In the final section of the book, Going Forward, the focus is on how to nurture active hope over the long haul. There are plenty of rich insights and practices here. After a fascinating discussion of how to foster vision and catch inspiration, and the central role of imagination in this process, the authors explore ways to protect ourselves from disillusionment by reframing setbacks in ways that encourage us to keep going instead of give up. They look at strategies for cultivating support in the form of personal practices, face-to-face support groups, community organizing to promote cultural shifts, and ecospiritual experiences of connection with the natural environment.
This book has had a profound influence on me. When I feel anxiety and despair for the world, I now bring to my mind the spiral of The Work That Reconnects. Different movements in the spiral speak to me at different moments. I try to imagine myself as a part of an amazing global community of people who are all trying to do their part to heal our world. And I return often to reread parts of Active Hope, each time finding new layers of insight and encouragement. The beauty of the spiral approach is that it invites you to return again and again, mirroring the ecological wisdom that life (and resilience) is itself a spiral process.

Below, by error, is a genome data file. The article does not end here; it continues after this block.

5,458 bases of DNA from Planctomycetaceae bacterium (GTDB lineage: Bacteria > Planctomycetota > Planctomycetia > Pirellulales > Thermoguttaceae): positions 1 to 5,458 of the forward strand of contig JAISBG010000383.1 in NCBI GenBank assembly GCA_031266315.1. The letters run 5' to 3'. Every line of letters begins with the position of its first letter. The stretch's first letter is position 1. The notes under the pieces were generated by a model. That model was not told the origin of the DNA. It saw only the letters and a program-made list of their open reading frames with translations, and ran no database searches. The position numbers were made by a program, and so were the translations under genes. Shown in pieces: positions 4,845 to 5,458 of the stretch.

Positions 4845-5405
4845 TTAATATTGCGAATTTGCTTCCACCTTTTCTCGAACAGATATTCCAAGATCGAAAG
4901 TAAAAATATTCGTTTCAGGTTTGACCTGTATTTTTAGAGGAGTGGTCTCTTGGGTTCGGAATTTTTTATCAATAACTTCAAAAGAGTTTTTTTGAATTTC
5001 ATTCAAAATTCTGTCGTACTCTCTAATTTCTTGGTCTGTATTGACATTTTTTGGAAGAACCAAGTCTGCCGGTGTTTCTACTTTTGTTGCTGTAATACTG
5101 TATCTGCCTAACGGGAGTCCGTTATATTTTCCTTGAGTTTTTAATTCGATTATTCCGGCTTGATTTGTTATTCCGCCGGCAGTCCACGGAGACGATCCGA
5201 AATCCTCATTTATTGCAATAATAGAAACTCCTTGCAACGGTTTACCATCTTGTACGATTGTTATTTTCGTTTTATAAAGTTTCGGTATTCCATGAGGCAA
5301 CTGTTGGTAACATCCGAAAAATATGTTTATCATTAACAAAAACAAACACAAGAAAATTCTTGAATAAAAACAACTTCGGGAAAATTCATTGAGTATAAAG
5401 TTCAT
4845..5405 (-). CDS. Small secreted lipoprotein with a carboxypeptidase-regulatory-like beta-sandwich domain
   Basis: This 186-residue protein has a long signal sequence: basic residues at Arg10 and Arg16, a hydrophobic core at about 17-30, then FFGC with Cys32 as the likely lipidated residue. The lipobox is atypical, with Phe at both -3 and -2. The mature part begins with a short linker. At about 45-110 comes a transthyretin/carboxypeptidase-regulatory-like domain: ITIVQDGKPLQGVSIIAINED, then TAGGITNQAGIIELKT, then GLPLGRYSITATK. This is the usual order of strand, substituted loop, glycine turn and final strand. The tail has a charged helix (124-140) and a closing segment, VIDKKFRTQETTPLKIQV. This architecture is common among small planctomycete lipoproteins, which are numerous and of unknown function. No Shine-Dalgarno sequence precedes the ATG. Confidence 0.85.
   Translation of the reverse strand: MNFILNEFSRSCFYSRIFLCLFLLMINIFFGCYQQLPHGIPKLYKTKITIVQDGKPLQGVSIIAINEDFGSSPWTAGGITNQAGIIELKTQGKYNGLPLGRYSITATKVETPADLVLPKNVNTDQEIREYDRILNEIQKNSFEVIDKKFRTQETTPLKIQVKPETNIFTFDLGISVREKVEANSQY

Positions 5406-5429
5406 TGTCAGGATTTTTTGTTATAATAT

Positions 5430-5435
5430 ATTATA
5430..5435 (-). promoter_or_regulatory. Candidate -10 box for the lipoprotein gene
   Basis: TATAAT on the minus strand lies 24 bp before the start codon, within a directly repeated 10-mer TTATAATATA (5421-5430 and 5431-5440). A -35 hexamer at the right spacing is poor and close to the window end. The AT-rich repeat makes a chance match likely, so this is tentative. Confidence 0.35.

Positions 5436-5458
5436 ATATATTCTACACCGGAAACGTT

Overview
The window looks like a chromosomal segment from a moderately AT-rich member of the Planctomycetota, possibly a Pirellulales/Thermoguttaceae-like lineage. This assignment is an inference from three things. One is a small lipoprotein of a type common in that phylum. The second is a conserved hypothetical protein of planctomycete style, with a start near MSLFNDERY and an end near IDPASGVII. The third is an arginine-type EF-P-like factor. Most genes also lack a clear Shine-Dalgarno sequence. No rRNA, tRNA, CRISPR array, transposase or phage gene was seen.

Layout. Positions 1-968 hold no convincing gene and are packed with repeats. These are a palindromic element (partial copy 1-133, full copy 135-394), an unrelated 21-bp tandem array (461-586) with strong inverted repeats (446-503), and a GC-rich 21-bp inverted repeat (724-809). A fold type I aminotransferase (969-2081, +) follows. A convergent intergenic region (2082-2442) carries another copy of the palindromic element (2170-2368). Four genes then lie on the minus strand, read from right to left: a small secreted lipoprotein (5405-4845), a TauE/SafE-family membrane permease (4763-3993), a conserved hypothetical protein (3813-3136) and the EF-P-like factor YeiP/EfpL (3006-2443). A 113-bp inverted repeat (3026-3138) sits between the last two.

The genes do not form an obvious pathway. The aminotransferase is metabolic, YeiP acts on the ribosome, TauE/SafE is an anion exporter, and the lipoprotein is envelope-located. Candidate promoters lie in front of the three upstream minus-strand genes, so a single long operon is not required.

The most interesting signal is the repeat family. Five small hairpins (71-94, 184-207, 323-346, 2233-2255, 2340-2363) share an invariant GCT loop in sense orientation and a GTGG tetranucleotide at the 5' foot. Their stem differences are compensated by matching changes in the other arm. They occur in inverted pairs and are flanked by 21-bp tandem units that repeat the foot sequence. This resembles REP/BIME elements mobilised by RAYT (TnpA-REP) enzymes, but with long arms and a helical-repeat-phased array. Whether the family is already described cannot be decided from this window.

Resilience has many dimensions. One of the unique aspects of the Transition movement is the way its practitioners have placed personal and relational change at the heart of the effort to build local resilience, alongside social, political, and economic change. The conversation about “Inner Transition” within the movement reminds Transitioners that social change does not just happen “out there” in the world, but is also an internal process within individuals and within groups and communities. Active Hope is a rich and inspiring resource in this conversation, and it is especially well suited to group exploration as it contains many suggestions for group exercises.
Active Hope is an invitation to see ourselves as part of the vast interconnected web of life on earth. Joanna Macy and Chris Johnstone teach us that learning to honour our pain for the world, and understanding ourselves as actors in the emergent adventure of The Great Turning, can give us unexpected strength and resilience to face the big challenges ahead.
Life has a powerful creative energy and manifests a powerful desire to continue. When we align ourselves with the well-being of the world, we allow that desire and creative energy to act through us.Active Hope, page 94
This transformative guide is a great gift to all who seek to align with the healing of our world.